By Toby Davis
LONDON (Reuters) - Whether it is the dip that trips him up as he walks on court or the veteran staff who have been there forever, there are many things at Wimbledon to help Andy Roddick develop an Olympic relationship he has never had before.
The big-serving American has played at the Games once in Athens in 2004, but has a long-standing love affair with the grasscourt slam stretching back 11 years and three losing finals.
With his star beginning to wane, the 29-year-old will no longer among the favorites for a medal when the players return to south-west London to fight it out for supremacy for a second time in quick succession.
But having decided not to play in Beijing four years ago, saying he would rather concentrate on that year's U.S. Open, Roddick is excitedly anticipating a shot at Olympic glory.
"The Olympics is a one‑off event every four years and it's not in the same place, so you don't develop a relationship with the Olympics," he told reporters after moving into the Wimbledon second round by beating Britain's Jamie Baker 7-6 6-4 7-5 on Wednesday.
"You don't go to the venue and recognize people and know where you're going.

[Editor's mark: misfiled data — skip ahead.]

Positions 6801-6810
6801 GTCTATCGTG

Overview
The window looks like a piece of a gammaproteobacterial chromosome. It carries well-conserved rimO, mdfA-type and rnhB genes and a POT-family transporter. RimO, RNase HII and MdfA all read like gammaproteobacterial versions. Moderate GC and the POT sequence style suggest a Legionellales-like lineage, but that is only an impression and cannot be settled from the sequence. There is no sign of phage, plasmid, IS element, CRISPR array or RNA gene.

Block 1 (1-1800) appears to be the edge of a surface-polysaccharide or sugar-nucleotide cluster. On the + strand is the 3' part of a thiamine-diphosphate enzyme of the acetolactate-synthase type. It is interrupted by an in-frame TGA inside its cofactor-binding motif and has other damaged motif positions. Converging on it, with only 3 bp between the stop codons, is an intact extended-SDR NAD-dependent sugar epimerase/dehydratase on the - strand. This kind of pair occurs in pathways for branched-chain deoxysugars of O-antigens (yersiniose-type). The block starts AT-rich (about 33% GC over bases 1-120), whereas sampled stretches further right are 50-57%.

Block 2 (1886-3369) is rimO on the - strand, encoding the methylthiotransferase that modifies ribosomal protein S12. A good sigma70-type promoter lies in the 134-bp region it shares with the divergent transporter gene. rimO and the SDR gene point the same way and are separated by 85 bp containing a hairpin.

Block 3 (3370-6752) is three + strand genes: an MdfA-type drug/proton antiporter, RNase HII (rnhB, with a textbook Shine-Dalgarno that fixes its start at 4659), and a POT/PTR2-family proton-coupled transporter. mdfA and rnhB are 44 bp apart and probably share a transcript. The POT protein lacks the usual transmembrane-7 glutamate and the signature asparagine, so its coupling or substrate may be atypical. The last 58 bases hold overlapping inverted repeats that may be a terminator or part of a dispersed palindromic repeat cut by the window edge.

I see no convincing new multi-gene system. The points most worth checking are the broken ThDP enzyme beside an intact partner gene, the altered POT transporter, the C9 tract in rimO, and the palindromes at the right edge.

"So I think it (this year) might be a little bit different...
"Even (dressing room attendants) Doug (Dickson) and Garry (Taylor) in the locker room, seeing those guys for the first time every year.
"I think they've been here since the '20s. Maybe not quite that long.
"When you walk out to Court One, there's this little dip. When you have grasscourt shoes on you trip on it every time, so I've tripped on it about 66 times throughout the years. That always reminds me that I'm back.
"Going over to Aorangi walking up to the practice. There's a million things."
As a Wimbledon veteran, there was something very familiar for Roddick about having to return a day after starting his first-round match to finish it off due to the drizzly weather that descended in the late evening and returned early afternoon on Wednesday.
Leading by a set and a break overnight, the number 30 seed was efficient if unspectacular in the way he dispatched the British wildcard to set up a second-round clash with Germany's Bjorn Phau.
"They tell you to go play, you go play," he said about the near 22 hour rain delay. "You can't really stress about what's out of your control. I've done it a million times.
"You just do it. It's not always perfect, but you just try to get through."
(Editing by Ed Osmond)